Once you have people’s attention don’t waste it. Be direct in your communication. Ambiguous, passive-aggressive communication is awful, especially in tough conversations that no one wants to be having. A direct approach may initially hurt people’s feelings, but they will appreciate your honesty. Not knowing where you stand or not knowing where they stand makes the relationships awkward, at best. Even if you need more time to think about a subject, tell them that. You aren’t expected to have every answer at your fingertips. Thinking about things is perfectly acceptable and a much more thoughtful way to go. Just don’t forget to follow back up and let people know where you stand.
If people provide introductions, treat them with utmost importance. People are always afraid to introduce you to people they know because how you treat their friends will be a direct reflection on them. Being polite, on time, and direct with what you want to talk about, will go a long ways towards people sharing relationships that may help you. If people offer an introduction don’t be afraid to say no or say why a time in the future would be better. It’s better to know the introduction would not be helpful than to make it and have it linger in email eternity.
Lastly, be sure to say thank you. That can range from a handwritten card, to an email, to looking directly in their eyes and saying thank you. The more thoughtful your follow up is about what you are thankful for only helps in keeping friends who will continue to support you. People recognize that when you start, you can’t pay with money, so do everything you can to repay them with gratitude.
Be a Great Listener
It means you have to be present. Having your computer open, auto-updates buzzing in your pocket, or half thinking about something else means you aren’t giving people the attention they deserve. If you don’t have time for the discussion then don’t start it.
Getting good at listening takes real effort. Yes it’s hard to turn off all the extra thoughts floating around in your head, but the more you practice turning them off to really be present the better you will get at it. To be good at listening it starts with eye contact. People can tell when your mind is bouncing all over the place because your eyes will be doing the same thing. A friend once taught me the best way to make eye contact is to focus on one of the person’s eyes. It sounds creepy, but it will help your mind settle down and focus.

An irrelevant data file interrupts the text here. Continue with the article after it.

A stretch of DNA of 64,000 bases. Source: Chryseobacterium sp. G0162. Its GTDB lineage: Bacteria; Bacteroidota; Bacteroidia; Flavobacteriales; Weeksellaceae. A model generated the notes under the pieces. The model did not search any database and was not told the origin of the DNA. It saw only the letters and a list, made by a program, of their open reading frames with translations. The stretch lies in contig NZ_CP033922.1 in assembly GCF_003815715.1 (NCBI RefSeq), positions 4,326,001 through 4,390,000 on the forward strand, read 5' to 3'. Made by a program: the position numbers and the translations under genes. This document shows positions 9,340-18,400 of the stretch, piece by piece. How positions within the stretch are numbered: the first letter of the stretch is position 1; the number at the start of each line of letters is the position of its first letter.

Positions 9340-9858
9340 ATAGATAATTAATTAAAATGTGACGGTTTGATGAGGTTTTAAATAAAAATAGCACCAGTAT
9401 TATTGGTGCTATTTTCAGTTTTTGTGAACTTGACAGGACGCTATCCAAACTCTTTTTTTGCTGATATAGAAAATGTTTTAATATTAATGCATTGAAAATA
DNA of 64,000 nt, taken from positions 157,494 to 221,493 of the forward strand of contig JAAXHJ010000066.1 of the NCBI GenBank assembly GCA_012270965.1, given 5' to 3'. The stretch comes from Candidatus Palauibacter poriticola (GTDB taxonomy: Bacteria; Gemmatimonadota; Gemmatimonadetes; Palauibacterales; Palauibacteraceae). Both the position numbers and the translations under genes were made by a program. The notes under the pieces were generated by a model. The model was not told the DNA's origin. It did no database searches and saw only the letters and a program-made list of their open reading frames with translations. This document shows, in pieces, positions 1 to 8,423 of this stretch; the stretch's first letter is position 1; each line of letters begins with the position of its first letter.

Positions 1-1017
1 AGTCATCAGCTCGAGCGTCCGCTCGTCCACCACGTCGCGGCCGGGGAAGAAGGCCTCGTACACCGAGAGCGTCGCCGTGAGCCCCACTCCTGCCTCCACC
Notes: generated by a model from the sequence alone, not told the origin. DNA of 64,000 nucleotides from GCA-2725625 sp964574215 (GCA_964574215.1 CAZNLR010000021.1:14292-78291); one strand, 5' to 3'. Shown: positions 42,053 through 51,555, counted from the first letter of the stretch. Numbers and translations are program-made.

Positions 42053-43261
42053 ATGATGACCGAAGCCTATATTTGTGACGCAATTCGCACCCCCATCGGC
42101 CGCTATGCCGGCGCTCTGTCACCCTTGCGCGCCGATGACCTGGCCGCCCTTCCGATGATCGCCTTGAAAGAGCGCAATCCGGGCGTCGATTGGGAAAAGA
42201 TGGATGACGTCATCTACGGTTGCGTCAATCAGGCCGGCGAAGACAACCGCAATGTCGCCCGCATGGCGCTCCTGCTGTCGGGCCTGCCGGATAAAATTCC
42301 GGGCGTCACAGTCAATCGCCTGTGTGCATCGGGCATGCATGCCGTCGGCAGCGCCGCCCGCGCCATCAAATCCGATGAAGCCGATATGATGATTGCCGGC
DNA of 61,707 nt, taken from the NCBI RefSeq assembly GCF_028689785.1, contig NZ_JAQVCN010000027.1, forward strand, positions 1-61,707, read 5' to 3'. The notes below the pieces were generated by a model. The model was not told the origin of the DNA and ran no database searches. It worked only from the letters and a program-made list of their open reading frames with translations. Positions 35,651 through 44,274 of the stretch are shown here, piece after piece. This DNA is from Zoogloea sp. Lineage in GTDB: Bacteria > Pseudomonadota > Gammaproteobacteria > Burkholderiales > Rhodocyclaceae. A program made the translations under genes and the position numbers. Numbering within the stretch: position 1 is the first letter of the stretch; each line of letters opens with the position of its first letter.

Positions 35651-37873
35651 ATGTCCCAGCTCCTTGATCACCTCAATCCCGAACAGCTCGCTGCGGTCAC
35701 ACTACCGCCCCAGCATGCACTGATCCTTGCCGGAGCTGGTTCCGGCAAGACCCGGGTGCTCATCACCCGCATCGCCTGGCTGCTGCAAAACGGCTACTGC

Then to actively listen you must be engaged with the speaker. It doesn’t mean you have to speak, but show enthusiasm. Show it in your face, your energy, and your body language. When it is time to respond, return the same energy they brought. Build up on their idea instead of tearing it apart.
Even if you are three steps ahead of the person presenting, it doesn’t matter. Telling them the answer or taking the pen out of their hand leaves a bad taste in people’s mouths. I used to do this all the time and the only person who felt good about it in the room was me. Sadly, a pen in my hand leading the discussion on the whiteboard was my way of listening.
In my recent time off I have been taking an improv comedy class. Partly to put myself in the most uncomfortable situations possible, but partly because the laws of improv are the core to great team building. If you ever watch great improv the acting team builds upon itself. The first rule of improv, “yes…and”, dominates the conversation as you take someone’s idea and add to it. You never cut it down or tear it apart. The conversation may flow in a different direction than you first thought, but as trust builds with the team you can take the initial idea and run with it. Something I look forward to being better at with the next company I build.
Being a bad listener is just being lazy.
Learn to Empathize
I’m sure we have all read the stories about Steve Jobs and his lack of concern for everyone else. If your creative genius is anything close to his then okay, maybe you can get away with it. But for the rest of us, learning to understand people from their perspective is critical to improving the relationships around us.